March is Women’s History Month.
Civil rights and women’s suffrage pioneer Annie E. Jones of Elizabeth City is to be recognized with a historic marker in the Pasquotank County seat.
It’s unlikely her name will be in history books and it’s doubtful that there will be a movie made of her life, but Dr. Melissa Stuckey, assistant professor of history at Elizabeth City State University, is working to make the name Annie E. Jones known.
The William Pomeroy Foundation, which supports community history and blood cancer patients, is funding through its National Women’s Suffrage program a historic marker recognizing Annie E. Jones on the National Votes for Women Trail, a project of the National Collaborative for Women’s History Sites honoring women’s suffrage efforts leading to the passage of the 19th Amendment, Stuckey wrote in a column in the Elizabeth City Daily Advance.
The marker is expected to be placed sometime this fall at the intersection of Road and Speed streets on property owned by Cornerstone Missionary Baptist Church, her longtime church, Stuckey told Coastal Review.
Annie E. Jones, who was born in 1884 and died in 1950, advocated for African American women’s voting rights and organized voter education classes after the 19th Amendment, which gave women the right to vote, was passed Aug. 18, 1920, according to the foundation.
A graduate of the Elizabeth City State Colored Normal School in 1901, now Elizabeth City State University, and resident of Speed Street until her death, she was a respected teacher and principal. Annie E. Jones was a member of several clubs including the Elizabeth City Matrons’ Social and Literary Club that was affiliated with the State Federation of Colored Women’s Clubs. She is also featured on a mural with other prominent northeastern North Carolina women that celebrates 100 years of women’s right to vote at the Museum of the Albemarle in Elizabeth City.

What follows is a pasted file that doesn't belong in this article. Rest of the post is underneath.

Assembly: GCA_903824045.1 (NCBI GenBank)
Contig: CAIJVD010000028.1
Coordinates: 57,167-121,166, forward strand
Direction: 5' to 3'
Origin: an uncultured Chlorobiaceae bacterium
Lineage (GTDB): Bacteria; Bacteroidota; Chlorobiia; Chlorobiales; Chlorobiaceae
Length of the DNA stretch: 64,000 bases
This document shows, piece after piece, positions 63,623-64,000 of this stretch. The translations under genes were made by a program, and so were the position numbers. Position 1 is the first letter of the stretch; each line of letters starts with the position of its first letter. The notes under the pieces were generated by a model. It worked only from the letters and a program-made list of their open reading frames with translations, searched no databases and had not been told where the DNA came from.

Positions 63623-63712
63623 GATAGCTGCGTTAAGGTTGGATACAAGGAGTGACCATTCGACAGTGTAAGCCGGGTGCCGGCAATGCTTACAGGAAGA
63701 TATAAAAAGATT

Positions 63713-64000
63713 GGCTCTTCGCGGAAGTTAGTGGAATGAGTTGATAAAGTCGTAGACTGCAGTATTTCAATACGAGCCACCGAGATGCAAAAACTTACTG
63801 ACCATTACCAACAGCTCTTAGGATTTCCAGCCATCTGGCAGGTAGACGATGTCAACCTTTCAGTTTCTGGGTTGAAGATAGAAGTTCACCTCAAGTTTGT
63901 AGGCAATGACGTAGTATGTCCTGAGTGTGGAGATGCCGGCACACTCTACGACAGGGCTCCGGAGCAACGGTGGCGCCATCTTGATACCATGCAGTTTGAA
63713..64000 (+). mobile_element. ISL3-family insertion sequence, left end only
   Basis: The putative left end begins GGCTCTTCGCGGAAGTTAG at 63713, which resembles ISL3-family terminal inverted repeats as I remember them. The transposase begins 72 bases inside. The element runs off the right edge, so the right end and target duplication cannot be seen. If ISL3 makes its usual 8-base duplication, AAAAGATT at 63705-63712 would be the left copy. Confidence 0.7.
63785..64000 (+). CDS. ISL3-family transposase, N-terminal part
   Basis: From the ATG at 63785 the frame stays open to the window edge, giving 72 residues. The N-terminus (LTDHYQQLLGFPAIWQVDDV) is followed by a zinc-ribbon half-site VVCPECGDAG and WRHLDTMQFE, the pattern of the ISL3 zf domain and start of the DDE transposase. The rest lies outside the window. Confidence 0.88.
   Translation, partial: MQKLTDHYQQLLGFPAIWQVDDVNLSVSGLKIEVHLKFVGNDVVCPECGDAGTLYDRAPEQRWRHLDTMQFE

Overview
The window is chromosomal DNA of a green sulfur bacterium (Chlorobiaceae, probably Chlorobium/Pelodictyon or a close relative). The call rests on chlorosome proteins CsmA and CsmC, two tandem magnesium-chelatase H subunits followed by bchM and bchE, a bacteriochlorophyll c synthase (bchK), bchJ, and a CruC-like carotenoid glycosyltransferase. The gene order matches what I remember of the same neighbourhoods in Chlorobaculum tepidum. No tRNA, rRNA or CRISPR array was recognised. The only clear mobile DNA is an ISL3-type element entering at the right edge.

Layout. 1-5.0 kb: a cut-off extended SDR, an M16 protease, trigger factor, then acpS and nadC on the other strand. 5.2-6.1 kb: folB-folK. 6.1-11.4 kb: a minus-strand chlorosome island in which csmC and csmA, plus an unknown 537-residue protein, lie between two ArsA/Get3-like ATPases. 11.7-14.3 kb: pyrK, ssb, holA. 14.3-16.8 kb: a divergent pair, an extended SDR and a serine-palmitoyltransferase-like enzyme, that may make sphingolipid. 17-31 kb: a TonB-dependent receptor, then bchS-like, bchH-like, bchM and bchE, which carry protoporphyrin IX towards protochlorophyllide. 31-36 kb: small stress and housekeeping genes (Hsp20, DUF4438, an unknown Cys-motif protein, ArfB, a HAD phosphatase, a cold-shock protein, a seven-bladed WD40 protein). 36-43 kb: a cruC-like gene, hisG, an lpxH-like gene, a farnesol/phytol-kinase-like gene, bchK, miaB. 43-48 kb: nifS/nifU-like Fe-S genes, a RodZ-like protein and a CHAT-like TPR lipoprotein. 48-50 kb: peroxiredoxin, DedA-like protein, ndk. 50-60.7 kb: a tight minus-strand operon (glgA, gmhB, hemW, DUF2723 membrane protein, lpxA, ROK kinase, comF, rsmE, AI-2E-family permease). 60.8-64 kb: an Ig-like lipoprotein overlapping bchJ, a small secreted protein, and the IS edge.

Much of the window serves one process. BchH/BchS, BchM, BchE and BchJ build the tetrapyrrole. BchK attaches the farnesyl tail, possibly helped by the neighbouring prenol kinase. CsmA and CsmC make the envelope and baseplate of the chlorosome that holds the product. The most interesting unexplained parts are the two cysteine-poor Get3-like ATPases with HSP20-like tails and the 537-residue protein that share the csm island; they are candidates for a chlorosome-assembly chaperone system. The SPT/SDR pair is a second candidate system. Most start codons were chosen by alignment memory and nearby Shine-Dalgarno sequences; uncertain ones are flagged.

For Stuckey, who did much of the research in establishing the historic significance of Annie E. Jones’ efforts, the passage of the 19th Amendment was a remarkable opportunity to change the arc of history.
“Black women strategically have an opportunity to attempt to vote and challenge Black disfranchisement in a different way,” she said about the passage of the 19th Amendment.
It was an opportunity educator Annie E. Jones hoped to capitalize on, too. The Elizabeth City Independent described her in its July 21, 1922, edition as, “one of the most capable, most thorough and most conscientious primary school teachers in North Carolina.”
However, this is a period where African American men “have been brutally disenfranchised in North Carolina with violence,” Stuckey told Coastal Review, specifically pointing to the Wilmington race riot of 1898.
There were also requirements Black men had to meet in order to vote, including pay $2 poll tax – about $60 in today’s money – and must be able to read and write any section of the Constitution, states a 10-page pamphlet, “What a Colored Man Should Do To Vote,” written sometime between 1900 and 1909 and part of the Library of Congress collection that lists requirements by state in the South.
Even if a Black man were able to pass the voting requirement test and pay the poll tax, threats to livelihood and life were common.
In an interview with Coastal Review last year, Marvin Tupper Jones, executive director of the Chowan Discovery Group, gave an example of the violence directed toward people of color as they attempted to vote.
“In 1898 the same year and the same time as the Wilmington race riot, word got out in the morning of the election in Winton that a lot of people of color were voting, and the guns came out. So people of color stopped voting that afternoon in Winton,” he said.
The violence that Marvin Tupper Jones describes was not limited to the South, Stuckey explained to Coastal Review, “that was the case for places across the nation.”
However, the passage of the 19th Amendment gave women of color a chance to change the narrative.
It was Annie E. Jones’ goal, she told the Independent of Elizabeth City in September of 1920, that the Black women of the city and Pasquotank County would be better informed and use the power of the ballot more effectively than the men had.